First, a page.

How Has Medicare Part D Affected Medical Spending?

September 20, 2009

The Medicare Prescription Drug Benefit (Part D) was initiated to help protect beneficiaries from increasing drug costs and to reduce the cost-related underuse of medications. A recent study by Zhang and associates1 provides noteworthy information about how Part D has affected prescription drug and other medical expenditures.

The Medicare Prescription Drug Benefit (Part D) was initiated to help protect beneficiaries from increasing drug costs and to reduce the cost-related underuse of medications. A recent study by Zhang and associates1 provides noteworthy information about how Part D has affected prescription drug and other medical expenditures.

They analyzed the spending for prescription drugs and other medical care 2 years before and 2 years after the implementation of Part D. The study included 4 groups of elderly benefi- ciaries: Medicare Advantage enrollees with stable, uncapped, employer-based drug coverage throughout the study period (no-cap group); those who had no previous drug coverage; and those who had previous limited benefits, with either a $150 or a $350 quarterly cap, before they were covered by Plan D in 2006.

Compared with the spending increase in the no-cap group, the increase in the total monthly drug spending was $41 (74%) higher in enrollees who had no previous drug coverage, $27 (27%) higher in those with a previous $150 cap, and $13 (11%) higher in those with a previous $350 cap (Figure). The use of lipid-lowering and antidiabetic drugs increased in the groups with no or minimal previous drug coverage.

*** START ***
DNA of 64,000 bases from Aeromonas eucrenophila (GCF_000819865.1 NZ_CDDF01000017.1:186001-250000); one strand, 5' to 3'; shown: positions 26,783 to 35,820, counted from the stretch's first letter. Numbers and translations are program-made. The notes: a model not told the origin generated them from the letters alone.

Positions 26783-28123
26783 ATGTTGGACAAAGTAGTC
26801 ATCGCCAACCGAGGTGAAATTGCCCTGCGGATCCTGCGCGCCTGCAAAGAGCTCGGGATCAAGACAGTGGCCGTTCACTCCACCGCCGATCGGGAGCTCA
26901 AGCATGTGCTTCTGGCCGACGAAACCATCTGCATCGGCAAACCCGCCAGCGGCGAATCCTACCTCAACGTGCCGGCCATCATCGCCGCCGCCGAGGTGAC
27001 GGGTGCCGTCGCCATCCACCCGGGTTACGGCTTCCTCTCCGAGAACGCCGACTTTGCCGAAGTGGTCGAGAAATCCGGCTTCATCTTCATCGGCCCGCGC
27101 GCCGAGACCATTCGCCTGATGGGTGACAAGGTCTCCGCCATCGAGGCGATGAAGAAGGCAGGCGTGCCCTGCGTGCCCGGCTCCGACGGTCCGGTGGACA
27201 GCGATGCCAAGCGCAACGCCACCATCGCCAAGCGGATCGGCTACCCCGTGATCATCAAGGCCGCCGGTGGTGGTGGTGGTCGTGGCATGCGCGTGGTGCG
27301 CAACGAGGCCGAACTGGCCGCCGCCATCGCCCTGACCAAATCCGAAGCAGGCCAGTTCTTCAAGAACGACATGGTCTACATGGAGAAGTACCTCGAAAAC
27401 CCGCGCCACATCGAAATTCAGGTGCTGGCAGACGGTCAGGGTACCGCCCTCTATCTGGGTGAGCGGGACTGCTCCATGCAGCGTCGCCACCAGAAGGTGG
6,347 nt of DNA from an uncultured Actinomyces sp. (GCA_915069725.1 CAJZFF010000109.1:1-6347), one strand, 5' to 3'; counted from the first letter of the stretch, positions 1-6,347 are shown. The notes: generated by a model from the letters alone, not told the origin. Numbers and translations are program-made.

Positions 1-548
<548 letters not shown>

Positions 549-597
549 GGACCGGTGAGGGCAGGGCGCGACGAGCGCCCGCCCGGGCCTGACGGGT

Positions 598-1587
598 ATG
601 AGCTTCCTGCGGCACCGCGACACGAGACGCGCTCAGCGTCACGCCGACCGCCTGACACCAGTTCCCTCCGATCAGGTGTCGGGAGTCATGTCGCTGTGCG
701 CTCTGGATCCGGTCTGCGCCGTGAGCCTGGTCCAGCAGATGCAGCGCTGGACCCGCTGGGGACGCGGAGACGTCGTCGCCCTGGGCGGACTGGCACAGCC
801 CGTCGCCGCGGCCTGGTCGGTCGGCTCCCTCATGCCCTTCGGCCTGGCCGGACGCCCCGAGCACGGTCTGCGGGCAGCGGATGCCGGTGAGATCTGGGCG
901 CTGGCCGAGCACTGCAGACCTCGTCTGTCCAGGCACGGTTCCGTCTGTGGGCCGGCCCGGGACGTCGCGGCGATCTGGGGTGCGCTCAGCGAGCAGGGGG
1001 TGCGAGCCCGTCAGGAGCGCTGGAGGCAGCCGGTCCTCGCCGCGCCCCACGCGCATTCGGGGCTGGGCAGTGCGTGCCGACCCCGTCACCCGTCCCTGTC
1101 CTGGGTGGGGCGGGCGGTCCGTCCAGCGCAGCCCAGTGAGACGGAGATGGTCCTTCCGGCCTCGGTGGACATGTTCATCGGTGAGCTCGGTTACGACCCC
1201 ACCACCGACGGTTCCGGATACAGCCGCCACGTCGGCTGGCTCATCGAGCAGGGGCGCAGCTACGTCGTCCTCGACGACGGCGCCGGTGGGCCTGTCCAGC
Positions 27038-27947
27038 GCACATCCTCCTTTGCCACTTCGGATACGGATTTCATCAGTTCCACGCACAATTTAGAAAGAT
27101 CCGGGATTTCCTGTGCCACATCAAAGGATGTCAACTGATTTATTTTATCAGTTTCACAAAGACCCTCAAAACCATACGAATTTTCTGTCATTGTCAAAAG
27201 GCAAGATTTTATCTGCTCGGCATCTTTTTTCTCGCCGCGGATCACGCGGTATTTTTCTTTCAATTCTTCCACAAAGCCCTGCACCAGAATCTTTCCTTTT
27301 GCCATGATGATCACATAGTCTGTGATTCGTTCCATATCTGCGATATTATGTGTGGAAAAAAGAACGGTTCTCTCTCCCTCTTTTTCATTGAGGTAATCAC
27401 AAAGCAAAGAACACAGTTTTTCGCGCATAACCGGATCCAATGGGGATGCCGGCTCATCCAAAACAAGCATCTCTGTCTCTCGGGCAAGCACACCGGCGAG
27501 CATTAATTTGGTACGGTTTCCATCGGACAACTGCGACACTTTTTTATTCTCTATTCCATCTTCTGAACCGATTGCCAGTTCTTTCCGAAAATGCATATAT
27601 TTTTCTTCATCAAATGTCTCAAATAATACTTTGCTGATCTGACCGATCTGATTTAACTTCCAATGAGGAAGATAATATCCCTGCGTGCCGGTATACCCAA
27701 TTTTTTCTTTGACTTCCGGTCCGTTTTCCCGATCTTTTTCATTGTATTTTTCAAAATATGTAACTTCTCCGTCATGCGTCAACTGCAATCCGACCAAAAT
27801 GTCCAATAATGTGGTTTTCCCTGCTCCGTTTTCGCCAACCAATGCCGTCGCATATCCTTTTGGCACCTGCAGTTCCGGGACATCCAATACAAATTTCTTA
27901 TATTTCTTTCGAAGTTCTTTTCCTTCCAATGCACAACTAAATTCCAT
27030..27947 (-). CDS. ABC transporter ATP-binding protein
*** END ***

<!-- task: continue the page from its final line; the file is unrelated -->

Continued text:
Compared with spending in the no-cap group, monthly nondrug medical expenditures were $33 lower in the group with no previous coverage and $46 lower in the group with the previous $150 cap. In contrast, medical expenditures were $30 higher in those with the previous $350 cap.

The authors say that the reduction in nondrug medical spending that was observed for enrollees with minimal or no previous coverage was probably the result of improved adherence to therapy among those with chronic conditions.1 Their data on enrollees with hypercholesterolemia and diabetes support this interpretation. Similarly, a study by Madden and colleagues2 found that cost-related medication nonadherence-such as not filling prescriptions or skipping or reducing doses- declined after the implementation of Part D. An earlier study documented that a cap on drug benefits was associated with poorer adherence to therapy and poorer control of blood pressure, lipid levels, and glucose levels in patients with hypertension, hyperlipidemia, and diabetes, respectively.3

References:

References
1. Zhang Y, Donohue JM, Lave JR, et al. The effect of Medicare Part D on drug and medical spending. N Engl J Med. 2009;361:52-61.
2. Madden JM, Graves AJ, Zhang F, et al. Cost-related medication nonadherence and spending on basic needs following implementation of Medicare Part D. JAMA. 2008;299:1922-1928.
3. Hsu J, Price M, Huang J, et al. Unintended consequences of caps on Medicare drug benefits. N Engl J Med. 2006;354:2349-2359.